A new feature: Ask Dr. Politics! You ask the questions; we feed your delusions.
Dear Dr. Politics: I am reliably informed that following Barack Obama’s last news conference, a list was circulated in the White House of 21 things the staff was not allowed to say to the president. The mainstream media refuses to publish the list. You are our only hope, even though we have the utmost contempt for you.
Reply: Glad to oblige. Here are “The 21 Things You Cannot Say to the President after a News Conference”:
1. Hey, we hear the Golf Channel is going to carry it next time. Well, actually, only the Golf Channel is going to carry it next time.
2. Don’t worry. We’ll get ’em next year.
3. Professor Gates called. He can’t find his house keys.
4. You want to take a mulligan on this one?
5. We did try to plant a question about Bo, but nobody would go for it.
6. Saying, “I don’t know all the facts ... but the police acted stupidly” is a little like saying, “I don’t know if there are weapons of mass destruction ... but let’s invade Iraq anyway.”
7. We’ve decided to call the whole news conference a “teachable moment.”
8. You want a cigarette?
9. Biden called.
10. William Henry “Bill” Gates is the Microsoft guy. Robert Michael Gates is the secretary of defense guy. Henry Louis Gates Jr. is the Harvard professor. They are not related and have never performed in Vegas together. Gibbs will walk this back in the gaggle.
11. Tape it over? But, Mr. President, these press conferences are live.
12. The reason we can’t put the questions on the teleprompter is because we aren’t supposed to know the questions in advance.
13. Those bunched-up clothes in the bed turned out not to be Douglas Elmendorf.
14. That reporter wasn’t from North Carolina; he was from North Korea.
15. Hillary called.
16. You want a blue pill?
17. We checked: After six months, they can’t fire you.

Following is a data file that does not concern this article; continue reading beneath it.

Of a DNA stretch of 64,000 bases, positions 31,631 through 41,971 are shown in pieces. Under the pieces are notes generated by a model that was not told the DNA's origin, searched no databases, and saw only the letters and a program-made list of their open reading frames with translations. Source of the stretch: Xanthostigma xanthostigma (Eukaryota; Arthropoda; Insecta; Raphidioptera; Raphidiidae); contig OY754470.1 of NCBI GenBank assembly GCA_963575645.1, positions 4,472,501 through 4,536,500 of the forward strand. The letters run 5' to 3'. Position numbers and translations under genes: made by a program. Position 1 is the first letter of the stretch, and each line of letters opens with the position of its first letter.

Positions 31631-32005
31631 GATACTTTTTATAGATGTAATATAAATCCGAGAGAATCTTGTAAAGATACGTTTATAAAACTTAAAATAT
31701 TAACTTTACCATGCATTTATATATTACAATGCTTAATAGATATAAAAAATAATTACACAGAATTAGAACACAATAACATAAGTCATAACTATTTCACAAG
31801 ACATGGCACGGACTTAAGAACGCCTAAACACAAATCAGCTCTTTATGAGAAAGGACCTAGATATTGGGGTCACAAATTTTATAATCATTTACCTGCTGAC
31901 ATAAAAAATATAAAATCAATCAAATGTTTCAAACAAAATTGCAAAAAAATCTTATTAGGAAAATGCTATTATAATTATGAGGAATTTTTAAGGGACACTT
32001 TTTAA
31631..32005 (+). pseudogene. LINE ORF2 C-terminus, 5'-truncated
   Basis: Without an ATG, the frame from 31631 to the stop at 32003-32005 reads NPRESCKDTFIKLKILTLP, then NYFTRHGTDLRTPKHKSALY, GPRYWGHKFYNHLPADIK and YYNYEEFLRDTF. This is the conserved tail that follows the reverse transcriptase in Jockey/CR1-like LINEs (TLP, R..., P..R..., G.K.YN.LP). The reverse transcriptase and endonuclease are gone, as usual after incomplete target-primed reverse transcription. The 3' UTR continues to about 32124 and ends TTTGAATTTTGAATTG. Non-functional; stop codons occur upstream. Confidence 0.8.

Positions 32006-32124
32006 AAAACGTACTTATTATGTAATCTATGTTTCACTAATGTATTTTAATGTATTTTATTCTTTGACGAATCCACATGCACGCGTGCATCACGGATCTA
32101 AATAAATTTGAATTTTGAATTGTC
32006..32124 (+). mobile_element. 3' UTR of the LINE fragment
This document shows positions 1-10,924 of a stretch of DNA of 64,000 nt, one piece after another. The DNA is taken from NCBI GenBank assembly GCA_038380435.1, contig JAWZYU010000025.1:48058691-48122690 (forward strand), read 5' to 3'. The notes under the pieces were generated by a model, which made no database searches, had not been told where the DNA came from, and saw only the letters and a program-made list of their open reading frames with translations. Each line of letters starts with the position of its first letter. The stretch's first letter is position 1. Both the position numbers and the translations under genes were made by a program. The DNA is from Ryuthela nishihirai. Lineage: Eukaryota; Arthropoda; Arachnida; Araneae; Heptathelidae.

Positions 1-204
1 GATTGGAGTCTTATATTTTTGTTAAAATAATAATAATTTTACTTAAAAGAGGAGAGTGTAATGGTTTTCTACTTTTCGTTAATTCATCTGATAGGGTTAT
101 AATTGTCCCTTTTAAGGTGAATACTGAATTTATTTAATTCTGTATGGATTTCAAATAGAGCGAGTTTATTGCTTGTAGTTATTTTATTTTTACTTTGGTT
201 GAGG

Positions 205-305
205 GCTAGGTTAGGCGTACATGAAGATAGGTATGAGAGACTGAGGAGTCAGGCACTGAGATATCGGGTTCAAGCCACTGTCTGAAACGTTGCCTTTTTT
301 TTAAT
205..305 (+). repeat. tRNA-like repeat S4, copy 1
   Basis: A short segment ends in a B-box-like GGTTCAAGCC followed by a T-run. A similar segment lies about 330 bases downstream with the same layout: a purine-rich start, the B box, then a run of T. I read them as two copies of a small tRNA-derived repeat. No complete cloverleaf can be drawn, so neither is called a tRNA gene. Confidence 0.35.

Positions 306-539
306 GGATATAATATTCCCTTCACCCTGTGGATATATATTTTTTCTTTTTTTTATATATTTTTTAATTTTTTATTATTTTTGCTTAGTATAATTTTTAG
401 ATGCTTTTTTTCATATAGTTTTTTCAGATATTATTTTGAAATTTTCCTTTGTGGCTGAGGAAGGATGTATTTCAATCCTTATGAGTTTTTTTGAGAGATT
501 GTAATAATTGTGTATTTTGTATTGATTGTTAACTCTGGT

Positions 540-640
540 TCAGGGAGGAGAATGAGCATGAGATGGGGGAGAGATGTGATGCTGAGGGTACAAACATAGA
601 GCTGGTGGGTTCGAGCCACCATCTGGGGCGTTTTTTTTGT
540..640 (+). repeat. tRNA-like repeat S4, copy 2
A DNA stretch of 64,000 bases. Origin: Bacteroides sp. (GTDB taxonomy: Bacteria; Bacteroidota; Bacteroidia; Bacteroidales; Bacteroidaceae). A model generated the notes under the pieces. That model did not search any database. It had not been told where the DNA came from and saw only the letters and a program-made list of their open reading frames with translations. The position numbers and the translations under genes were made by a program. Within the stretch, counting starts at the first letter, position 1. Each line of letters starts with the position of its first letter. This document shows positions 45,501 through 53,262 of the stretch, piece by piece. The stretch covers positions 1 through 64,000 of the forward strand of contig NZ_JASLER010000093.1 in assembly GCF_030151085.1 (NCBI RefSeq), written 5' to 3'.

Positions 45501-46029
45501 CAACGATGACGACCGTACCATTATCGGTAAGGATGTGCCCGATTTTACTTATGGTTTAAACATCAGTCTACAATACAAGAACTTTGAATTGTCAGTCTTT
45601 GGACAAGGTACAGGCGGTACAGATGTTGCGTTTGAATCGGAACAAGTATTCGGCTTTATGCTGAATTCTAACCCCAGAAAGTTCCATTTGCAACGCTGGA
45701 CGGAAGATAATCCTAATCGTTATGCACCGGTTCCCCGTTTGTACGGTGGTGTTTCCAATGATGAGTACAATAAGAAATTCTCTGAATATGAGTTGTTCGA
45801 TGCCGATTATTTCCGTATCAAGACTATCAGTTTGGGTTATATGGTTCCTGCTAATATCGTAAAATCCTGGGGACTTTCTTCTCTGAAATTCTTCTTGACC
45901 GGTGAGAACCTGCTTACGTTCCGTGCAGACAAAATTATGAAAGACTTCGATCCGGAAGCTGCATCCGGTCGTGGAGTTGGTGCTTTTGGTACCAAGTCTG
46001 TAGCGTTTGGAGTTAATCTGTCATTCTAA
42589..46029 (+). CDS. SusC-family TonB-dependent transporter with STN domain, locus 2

18. If nobody blogs about it, we think you’ll be OK.
19. Now, is somebody willing to rehearse more and play golf less?
20. The only poll that counts is the one on Election Day.
21. Rahm wants to see you in his office immediately.
Dear Dr. Politics: I saw you make fun of the “birthers” on TV. You think we are a bunch of nuts and wackos. That just shows how pathetic you are. In fact, we are ordinary citizens — doctors, lawyers, teachers, plumbers, Pilates instructors — who are not afraid to speak the truth. We are Americans. We are your neighbors. Though once we gather enough dilithium crystals, we probably will be leaving your planet.
Reply: Why do the birthers waste all their time arguing that Barack Obama was not born in Hawaii, when a legal document clearly shows that he was? The only real argument, it seems to us, is whether Hawaii is legitimately a state or actually a sovereign kingdom that is not part of the United States.
Dr. Politics put his crack research staff (Wikipedia) on this. It found under the heading “Apology Resolution” that on Nov. 23, 1993, the U.S. Congress adopted legislation creating United States Public Law 103-150, commonly known as the Apology Resolution, and that President Bill Clinton signed it shortly thereafter.
Dr. Politics is not making this up. The law states that Congress “acknowledges that the overthrow of the Kingdom of Hawaii occurred with the active participation of agents and citizens of the United States and further acknowledges that the Native Hawaiian people never directly relinquished to the United States their claims to their inherent sovereignty as a people over their national lands, either through the Kingdom of Hawaii or through a plebiscite or referendum.”
True, on March 31 of this year, the U.S. Supreme Court ruled that the “Apology Resolution did not strip Hawaii of its sovereign authority to alienate the lands the United States held in absolute fee and granted to the State upon its admission to the Union.”
We are not sure what this means. But we think it means Barack Obama is still president. At least until there is a ruling from the United Federation of Planets.
Roger Simon is POLITICO’s chief political columnist.